Within the last nine months, my three closest friends have all gotten engaged. One is already married, the other two will be saying “I do” by the end of March, and in the two weddings to come, I am the Maid of Honor. This means chiffon is all over my closet, save-the-dates are covering my fridge, and everything else is on my Pinterest boards. I’m seriously thinking about taking notes the next time I watch J.Lo in “The Wedding Planner.”
I’ve watched my friends pick out their white dress, book their honeymoon and just sit and stare at the sparkling ring on their finger. And I honestly couldn’t be happier to walk beside them as they plan what’s going to be one of the best days of their life.
But every now and then, in the midst of all the planning, prepping and primping, there is a twinge of bittersweetness that tries to settle in. Because as fun as it is to watch this dream become a reality for them, it’s not as fun to realize that in my case, the dream is still a dream. When that realization hits, it can be so tempting to let my mind go down the path of self-pity. I start to think:
“When is it going to be my turn?”
“What’s taking so long?”
“What’s wrong with me?”
“Why does she get this and I don’t?”
Maybe you’ve asked some of the same questions. And maybe, if you’re like me, you start to try to answer those questions. But let me warn you, if you let yourself go down that road, this gross feeling called insecurity will show up. And before you know it, that insecurity will end up being your plus one to every single wedding you scored an invite to.
You may have experienced that type of insecurity before, or you may have even been on the other side of someone dealing with insecurity. That’s what happened to me.
I was a freshman in college. During my second semester, I started dating this guy. Naturally, I couldn’t wait to tell my friends all about him. He was by far the best prospect I’d had (I didn’t have the best track record in high school), so I called one of my friends one afternoon to tell her about him. I was beyond giddy, and considering the fact that she was one of my best friends, I thought she’d be happy for me.
But she wasn’t.
She was critical, unexcited and almost cold. I remember hanging up the phone and feeling like I had just been punched in the gut. There I was, with some big news that should have instigated some much desired giggling and girl talk, but instead, all I felt was disappointment. She had let that feeling of insecurity get the best of her and had unknowingly, hurt her best friend in the process.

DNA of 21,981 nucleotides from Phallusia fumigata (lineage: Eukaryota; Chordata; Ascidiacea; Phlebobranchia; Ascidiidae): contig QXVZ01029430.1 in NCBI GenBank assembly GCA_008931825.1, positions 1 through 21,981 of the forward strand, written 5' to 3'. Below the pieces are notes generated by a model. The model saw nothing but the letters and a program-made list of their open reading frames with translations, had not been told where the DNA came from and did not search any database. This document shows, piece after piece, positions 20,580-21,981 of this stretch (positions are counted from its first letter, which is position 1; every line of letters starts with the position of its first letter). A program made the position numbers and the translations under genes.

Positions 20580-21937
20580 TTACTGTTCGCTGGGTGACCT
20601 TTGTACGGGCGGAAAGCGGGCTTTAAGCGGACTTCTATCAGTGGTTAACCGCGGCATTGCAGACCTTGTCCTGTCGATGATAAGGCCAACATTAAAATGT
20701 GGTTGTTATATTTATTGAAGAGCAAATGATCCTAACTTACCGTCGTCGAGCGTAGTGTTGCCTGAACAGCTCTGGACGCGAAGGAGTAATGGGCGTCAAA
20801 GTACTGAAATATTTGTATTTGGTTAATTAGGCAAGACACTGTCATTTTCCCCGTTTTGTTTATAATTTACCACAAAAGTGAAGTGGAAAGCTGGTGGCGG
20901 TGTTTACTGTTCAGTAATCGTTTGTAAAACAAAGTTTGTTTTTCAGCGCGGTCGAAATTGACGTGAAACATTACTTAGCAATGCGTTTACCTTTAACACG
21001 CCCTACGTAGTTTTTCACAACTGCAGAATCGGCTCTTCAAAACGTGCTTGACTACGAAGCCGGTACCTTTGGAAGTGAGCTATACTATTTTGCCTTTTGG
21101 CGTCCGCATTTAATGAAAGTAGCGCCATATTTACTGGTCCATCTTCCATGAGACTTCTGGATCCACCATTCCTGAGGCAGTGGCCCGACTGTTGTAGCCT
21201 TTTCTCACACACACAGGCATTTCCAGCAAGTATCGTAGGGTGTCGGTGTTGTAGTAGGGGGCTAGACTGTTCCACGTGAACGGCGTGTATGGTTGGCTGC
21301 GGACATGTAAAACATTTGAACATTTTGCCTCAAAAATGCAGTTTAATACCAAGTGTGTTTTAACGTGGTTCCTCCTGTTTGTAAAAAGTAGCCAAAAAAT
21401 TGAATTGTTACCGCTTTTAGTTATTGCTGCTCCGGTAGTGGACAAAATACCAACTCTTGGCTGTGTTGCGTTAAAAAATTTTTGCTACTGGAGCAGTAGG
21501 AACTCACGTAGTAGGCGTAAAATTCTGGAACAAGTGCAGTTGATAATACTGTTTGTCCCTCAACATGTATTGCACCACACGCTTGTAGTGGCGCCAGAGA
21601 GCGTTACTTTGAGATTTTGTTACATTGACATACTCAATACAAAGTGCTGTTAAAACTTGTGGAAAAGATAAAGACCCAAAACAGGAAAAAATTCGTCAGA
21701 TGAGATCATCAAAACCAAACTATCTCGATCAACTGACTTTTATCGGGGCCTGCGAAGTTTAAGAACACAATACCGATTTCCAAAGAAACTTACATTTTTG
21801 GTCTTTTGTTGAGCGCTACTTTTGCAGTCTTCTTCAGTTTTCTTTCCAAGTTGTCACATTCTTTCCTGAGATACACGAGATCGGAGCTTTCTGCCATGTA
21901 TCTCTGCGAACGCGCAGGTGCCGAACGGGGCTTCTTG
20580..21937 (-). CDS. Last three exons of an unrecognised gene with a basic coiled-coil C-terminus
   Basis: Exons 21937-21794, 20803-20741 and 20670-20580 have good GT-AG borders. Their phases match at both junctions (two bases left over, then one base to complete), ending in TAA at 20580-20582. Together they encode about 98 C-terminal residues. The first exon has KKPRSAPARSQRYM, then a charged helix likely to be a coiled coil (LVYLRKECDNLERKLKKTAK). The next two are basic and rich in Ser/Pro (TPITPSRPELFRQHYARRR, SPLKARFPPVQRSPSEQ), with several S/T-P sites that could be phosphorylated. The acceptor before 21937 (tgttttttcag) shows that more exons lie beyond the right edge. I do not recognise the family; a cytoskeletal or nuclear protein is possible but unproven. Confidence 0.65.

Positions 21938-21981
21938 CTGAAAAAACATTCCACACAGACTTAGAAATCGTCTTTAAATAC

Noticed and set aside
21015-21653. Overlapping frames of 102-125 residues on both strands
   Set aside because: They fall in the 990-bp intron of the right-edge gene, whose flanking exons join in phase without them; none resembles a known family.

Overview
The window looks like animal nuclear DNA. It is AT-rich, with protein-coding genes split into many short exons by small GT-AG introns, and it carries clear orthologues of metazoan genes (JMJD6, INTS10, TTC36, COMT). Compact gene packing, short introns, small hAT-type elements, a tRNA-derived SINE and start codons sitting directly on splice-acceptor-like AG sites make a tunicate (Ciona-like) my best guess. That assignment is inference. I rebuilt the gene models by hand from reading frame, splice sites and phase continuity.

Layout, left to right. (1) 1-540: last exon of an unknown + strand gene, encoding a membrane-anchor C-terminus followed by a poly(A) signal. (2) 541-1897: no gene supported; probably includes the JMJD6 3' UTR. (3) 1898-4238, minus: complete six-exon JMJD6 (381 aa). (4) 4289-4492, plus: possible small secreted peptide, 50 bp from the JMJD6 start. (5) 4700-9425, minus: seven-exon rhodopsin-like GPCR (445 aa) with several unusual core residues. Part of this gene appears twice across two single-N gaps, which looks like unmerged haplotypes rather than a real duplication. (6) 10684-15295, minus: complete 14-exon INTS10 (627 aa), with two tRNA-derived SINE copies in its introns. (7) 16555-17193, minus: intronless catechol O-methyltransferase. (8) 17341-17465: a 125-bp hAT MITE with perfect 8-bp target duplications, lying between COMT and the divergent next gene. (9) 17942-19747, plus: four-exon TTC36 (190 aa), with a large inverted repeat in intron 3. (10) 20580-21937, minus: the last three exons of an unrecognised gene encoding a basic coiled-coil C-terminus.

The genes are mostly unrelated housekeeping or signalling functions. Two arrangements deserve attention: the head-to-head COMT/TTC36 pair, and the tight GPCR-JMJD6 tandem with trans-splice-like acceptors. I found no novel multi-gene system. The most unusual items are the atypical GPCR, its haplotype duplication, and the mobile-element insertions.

I will never, ever forget what that felt like.
Now, don’t get me wrong. I’m not saying that insecurity is easy to handle. It’s so hard to watch someone else get the one thing you want most. I’m not denying that for a second. But let me encourage you, friend. Don’t ever let your insecurity take away an opportunity for you to be excited for other people. There is no greater feeling than to watch someone you love and care for have their dreams become a reality. Don’t let the temptation of insecurity ruin that feeling for you.
My dad has always taught me to live by the Golden Rule. He paraphrased it as, “Treat people the way you want to be treated.” Think about that. Don’t you want your friends to be overjoyed for you when something amazing happens? Don’t you want them to be your biggest fan, always cheering you on? Don’t you want them to stand next to you, giddy with excitement as your dreams finally come true? Of course you do! We all do. And as the Maid of Honor, that’s exactly what I get to do for my friends over the next few months.
So through every shower, every dress fitting, every bachelorette weekend and every first dance, I will never forget what an honor it is to stand next to my best friends as they each marry the man of their dreams. Not to mention, I get to tell embarrassing stories about them in my speeches. I get to eat my weight in wedding cupcakes. I get to hold their dress up while they pee. And I get the best view in the house to watch them walk down the aisle.
I’ve helped them deal with their frogs, and now, I get to watch them secure their prince. And that’s what puts the “honor” in Maid of Honor.